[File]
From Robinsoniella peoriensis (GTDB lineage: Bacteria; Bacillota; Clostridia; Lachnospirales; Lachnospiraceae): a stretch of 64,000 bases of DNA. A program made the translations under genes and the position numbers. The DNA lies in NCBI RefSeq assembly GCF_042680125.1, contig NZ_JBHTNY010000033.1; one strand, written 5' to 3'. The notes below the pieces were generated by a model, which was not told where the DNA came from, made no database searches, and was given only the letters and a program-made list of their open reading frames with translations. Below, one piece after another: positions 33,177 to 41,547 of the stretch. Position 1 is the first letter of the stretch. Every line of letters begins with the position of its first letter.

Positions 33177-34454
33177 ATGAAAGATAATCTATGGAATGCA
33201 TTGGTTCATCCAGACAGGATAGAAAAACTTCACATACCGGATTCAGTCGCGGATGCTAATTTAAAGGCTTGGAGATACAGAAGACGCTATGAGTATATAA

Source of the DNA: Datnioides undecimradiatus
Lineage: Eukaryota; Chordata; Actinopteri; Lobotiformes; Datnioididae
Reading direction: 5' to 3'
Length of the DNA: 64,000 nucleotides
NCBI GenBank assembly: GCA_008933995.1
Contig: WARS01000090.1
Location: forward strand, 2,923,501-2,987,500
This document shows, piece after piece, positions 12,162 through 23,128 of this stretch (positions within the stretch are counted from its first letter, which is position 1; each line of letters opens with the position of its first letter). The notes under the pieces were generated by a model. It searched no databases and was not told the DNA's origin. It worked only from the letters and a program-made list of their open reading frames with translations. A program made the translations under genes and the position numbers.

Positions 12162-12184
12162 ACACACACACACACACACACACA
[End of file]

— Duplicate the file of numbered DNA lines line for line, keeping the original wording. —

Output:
From Robinsoniella peoriensis (GTDB lineage: Bacteria; Bacillota; Clostridia; Lachnospirales; Lachnospiraceae): a stretch of 64,000 bases of DNA. A program made the translations under genes and the position numbers. The DNA lies in NCBI RefSeq assembly GCF_042680125.1, contig NZ_JBHTNY010000033.1; one strand, written 5' to 3'. The notes below the pieces were generated by a model, which was not told where the DNA came from, made no database searches, and was given only the letters and a program-made list of their open reading frames with translations. Below, one piece after another: positions 33,177 to 41,547 of the stretch. Position 1 is the first letter of the stretch. Every line of letters begins with the position of its first letter.

Positions 33177-34454
33177 ATGAAAGATAATCTATGGAATGCA
33201 TTGGTTCATCCAGACAGGATAGAAAAACTTCACATACCGGATTCAGTCGCGGATGCTAATTTAAAGGCTTGGAGATACAGAAGACGCTATGAGTATATAA

Source of the DNA: Datnioides undecimradiatus
Lineage: Eukaryota; Chordata; Actinopteri; Lobotiformes; Datnioididae
Reading direction: 5' to 3'
Length of the DNA: 64,000 nucleotides
NCBI GenBank assembly: GCA_008933995.1
Contig: WARS01000090.1
Location: forward strand, 2,923,501-2,987,500
This document shows, piece after piece, positions 12,162 through 23,128 of this stretch (positions within the stretch are counted from its first letter, which is position 1; each line of letters opens with the position of its first letter). The notes under the pieces were generated by a model. It searched no databases and was not told the DNA's origin. It worked only from the letters and a program-made list of their open reading frames with translations. A program made the translations under genes and the position numbers.

Positions 12162-12184
12162 ACACACACACACACACACACACA